Great Shelford

Coordinates: 52°09′01″N 0°08′09″E / 52.1503°N 0.1357°E / 52.1503; 0.1357
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Great Shelford
Village centre and post office
Great Shelford is located in Cambridgeshire
Great Shelford
Great Shelford
Location within Cambridgeshire
Population4,233 (2011)
OS grid referenceTL464521
Shire county
Sovereign stateUnited Kingdom
Post townCambridge
Postcode districtCB22
Dialling code01223
AmbulanceEast of England
UK Parliament
List of places
52°09′01″N 0°08′09″E / 52.1503°N 0.1357°E / 52.1503; 0.1357

Great Shelford is a village located approximately 4 miles (6.4 km) to the south of Cambridge, in Cambridgeshire, in eastern England. In 1850 Great Shelford parish contained 1,900 acres (7.7 km2)[citation needed] bisected by the River Cam. The population in 1841 was 803 people.[citation needed] By 2001, this had grown to 3,949 and by the Census 2011 to 4,233.[1] It was described as Britain's twenty-second richest village in 2011.[2]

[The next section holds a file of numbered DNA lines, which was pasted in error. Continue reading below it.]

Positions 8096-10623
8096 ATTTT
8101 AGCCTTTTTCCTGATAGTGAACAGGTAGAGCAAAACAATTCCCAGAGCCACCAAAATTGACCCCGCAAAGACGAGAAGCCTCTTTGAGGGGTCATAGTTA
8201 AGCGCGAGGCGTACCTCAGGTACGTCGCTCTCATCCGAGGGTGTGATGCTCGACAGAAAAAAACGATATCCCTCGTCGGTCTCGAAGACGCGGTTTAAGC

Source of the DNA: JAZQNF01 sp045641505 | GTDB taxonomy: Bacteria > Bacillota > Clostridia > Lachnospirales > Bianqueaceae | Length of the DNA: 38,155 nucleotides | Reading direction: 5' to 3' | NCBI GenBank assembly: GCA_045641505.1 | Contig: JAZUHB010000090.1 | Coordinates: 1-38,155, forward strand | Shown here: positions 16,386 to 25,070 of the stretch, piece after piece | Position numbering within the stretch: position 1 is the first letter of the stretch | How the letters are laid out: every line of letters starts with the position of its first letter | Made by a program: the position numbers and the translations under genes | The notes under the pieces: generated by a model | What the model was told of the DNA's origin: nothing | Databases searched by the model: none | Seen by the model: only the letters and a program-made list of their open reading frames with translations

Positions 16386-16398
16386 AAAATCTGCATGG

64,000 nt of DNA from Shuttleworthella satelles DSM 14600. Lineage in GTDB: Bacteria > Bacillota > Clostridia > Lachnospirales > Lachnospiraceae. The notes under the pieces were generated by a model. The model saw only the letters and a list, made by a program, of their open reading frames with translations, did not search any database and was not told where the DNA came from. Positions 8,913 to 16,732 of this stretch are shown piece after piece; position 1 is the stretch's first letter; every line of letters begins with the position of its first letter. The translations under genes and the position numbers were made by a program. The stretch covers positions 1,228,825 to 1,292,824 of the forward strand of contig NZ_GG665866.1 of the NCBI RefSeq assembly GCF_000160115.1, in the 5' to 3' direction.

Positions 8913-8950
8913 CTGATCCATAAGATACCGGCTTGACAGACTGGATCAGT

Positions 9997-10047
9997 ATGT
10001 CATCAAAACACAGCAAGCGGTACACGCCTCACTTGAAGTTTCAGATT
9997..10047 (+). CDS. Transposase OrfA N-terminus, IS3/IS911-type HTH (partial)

Great Shelford is twinned with Verneuil-en-Halatte, in the Oise département of France.[3]

Services and culture[edit]

Village sign

Great Shelford has a range of shops and services, including a wine merchant/bar, two public houses, two restaurants, a library, several estate agents, two barbers, a building society, a chemist, a dentist, a solicitor, an accountant, a delicatessen, a bakery and a garden centre. There is a monthly Farmers' Market. The villages of Great and Little Shelford are served by Shelford railway station on the West Anglia Main Line from Cambridge to London Liverpool Street. The old Great Shelford library was demolished and replaced by a new building which incorporates affordable housing by Bedfordshire Pilgrims Housing Association.[4]

A large country house in the village was used for a concert named 'The Tea Set' in October 1965, which featured performances from Pink Floyd, Jokers Wild and Paul Simon. The same house was also used again in 1969 as the location for the cover art of Pink Floyd's album Ummagumma.[5]